Defense Advanced Research Projects AgencyTagged Content List

Supervised Autonomy

Automated capabilities with human supervision; "human in the loop"

Showing 9 results for Autonomy + Trust RSS
The ACE program seeks to increase trust in combat autonomy by using human-machine collaborative dogfighting as its challenge problem. This also serves as an entry point into complex human-machine collaboration. ACE will apply existing artificial intelligence technologies to the dogfight problem in experiments of increasing realism. In parallel, ACE will implement methods to measure, calibrate, increase, and predict human trust in combat autonomy performance.
In order to transform machine learning systems from tools into partners, users need to trust their machine counterpart. One component to building a trusted relationship is knowledge of a partner’s competence (an accurate insight into a partner’s skills, experience, and reliability in dynamic environments). While state-of-the-art machine learning systems can perform well when their behaviors are applied in contexts similar to their learning experiences, they are unable to communicate their task strategies, the completeness of their training relative to a given task, the factors that may influence their actions, or their likelihood to succeed under specific conditions.
Dramatic success in machine learning has led to a torrent of Artificial Intelligence (AI) applications. Continued advances promise to produce autonomous systems that will perceive, learn, decide, and act on their own. However, the effectiveness of these systems is limited by the machine’s current inability to explain their decisions and actions to human users (Figure 1). The Department of Defense (DoD) is facing challenges that demand more intelligent, autonomous, and symbiotic systems. Explainable AI—especially explainable machine learning—will be essential if future warfighters are to understand, appropriately trust, and effectively manage an emerging generation of artificially intelligent machine partners.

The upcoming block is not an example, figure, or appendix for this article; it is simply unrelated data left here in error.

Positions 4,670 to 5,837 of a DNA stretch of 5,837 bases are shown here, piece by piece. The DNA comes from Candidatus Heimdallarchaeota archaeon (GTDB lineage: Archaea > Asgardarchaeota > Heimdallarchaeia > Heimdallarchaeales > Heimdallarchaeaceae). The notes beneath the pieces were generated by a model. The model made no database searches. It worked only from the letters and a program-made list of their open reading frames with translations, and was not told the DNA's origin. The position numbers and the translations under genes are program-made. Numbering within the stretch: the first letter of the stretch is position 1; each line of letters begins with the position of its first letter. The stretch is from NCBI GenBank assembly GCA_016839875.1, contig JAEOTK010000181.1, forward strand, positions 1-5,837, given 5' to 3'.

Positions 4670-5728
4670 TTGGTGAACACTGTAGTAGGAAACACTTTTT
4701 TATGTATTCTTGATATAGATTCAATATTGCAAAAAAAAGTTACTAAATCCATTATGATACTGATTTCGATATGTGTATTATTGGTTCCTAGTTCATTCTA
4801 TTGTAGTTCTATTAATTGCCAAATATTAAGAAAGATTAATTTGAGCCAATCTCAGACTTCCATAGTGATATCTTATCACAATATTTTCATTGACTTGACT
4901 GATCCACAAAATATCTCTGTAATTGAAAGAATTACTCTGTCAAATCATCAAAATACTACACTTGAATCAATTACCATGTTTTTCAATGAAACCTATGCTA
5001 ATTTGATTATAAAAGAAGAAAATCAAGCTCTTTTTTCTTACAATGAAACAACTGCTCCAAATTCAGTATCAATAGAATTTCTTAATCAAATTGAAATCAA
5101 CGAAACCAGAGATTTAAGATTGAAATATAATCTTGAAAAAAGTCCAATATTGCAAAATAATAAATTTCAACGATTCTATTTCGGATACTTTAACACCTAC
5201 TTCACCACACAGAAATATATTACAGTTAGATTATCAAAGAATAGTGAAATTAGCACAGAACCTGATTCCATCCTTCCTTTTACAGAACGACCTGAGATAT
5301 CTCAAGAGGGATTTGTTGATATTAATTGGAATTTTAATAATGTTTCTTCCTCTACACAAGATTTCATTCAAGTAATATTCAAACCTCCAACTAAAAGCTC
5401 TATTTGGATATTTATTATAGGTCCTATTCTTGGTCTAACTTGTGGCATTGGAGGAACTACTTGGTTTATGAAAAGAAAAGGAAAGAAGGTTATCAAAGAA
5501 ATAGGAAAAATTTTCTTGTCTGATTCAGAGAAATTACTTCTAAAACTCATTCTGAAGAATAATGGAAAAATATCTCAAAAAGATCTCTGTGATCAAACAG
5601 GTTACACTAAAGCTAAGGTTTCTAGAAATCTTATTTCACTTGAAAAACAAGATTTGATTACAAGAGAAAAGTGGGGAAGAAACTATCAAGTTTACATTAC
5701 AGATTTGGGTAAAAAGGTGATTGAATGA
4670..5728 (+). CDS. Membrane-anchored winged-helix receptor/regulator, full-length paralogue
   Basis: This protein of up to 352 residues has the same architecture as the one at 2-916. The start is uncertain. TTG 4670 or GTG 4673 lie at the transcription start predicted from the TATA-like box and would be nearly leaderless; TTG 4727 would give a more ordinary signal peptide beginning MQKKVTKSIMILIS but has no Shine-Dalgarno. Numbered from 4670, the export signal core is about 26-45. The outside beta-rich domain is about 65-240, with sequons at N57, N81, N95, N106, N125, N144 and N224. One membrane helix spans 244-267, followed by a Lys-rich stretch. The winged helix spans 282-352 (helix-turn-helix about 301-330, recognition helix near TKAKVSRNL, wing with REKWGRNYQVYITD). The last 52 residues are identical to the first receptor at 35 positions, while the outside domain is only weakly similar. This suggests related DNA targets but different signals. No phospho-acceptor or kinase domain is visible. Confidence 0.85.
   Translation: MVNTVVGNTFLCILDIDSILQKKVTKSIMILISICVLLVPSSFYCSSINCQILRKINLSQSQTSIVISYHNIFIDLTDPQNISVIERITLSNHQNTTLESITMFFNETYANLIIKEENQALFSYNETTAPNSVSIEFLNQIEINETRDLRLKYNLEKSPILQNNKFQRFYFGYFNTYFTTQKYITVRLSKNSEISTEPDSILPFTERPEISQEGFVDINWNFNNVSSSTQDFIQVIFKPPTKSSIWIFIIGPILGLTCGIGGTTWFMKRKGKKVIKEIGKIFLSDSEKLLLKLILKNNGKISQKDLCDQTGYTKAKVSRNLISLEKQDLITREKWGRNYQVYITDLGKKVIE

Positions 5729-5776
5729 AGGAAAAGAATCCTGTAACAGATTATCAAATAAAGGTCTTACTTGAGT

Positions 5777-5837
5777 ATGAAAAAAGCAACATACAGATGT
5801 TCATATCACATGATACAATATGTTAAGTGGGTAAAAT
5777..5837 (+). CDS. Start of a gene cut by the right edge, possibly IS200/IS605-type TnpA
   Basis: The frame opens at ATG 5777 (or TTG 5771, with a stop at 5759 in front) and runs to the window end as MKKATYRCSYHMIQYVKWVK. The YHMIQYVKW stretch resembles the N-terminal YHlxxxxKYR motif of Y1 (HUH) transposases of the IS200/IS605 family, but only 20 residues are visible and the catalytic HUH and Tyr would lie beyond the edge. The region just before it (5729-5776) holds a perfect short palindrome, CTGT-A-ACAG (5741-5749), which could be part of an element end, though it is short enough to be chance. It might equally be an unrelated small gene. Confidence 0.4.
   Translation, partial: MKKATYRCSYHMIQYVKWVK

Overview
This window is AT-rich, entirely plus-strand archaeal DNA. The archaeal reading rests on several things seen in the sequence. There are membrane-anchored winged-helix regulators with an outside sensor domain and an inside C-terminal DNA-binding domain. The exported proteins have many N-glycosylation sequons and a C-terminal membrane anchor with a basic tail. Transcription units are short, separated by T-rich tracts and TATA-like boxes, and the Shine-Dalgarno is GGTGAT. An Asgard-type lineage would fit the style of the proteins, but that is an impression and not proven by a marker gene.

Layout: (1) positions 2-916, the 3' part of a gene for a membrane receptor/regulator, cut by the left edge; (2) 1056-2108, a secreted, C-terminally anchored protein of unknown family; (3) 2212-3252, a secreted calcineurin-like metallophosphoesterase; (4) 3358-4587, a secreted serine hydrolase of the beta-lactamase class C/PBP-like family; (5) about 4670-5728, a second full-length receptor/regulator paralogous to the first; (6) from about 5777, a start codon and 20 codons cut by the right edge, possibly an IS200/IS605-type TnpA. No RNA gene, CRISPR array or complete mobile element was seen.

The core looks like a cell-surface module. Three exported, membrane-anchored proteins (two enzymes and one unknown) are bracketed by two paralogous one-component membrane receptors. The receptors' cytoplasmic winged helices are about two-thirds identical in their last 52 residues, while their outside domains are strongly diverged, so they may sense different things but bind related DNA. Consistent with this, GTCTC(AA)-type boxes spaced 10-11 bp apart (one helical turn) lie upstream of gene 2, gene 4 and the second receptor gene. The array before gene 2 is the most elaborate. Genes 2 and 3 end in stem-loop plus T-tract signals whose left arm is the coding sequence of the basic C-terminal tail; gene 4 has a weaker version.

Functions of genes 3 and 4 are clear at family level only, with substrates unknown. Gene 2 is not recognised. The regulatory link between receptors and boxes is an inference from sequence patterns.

Program Manager
Dr. Bartlett Russell joined DARPA as a program manager in April of 2019. Her work focuses on understanding the variability of human cognitive and social behavior to enable the decision-maker, improve analytics, and generate autonomous and AI systems that enable human adaptability. Prior to joining DARPA, Russell was a senior program manager and lead of the human systems and autonomy research area in Lockheed Martin’s Advanced Technology Laboratories.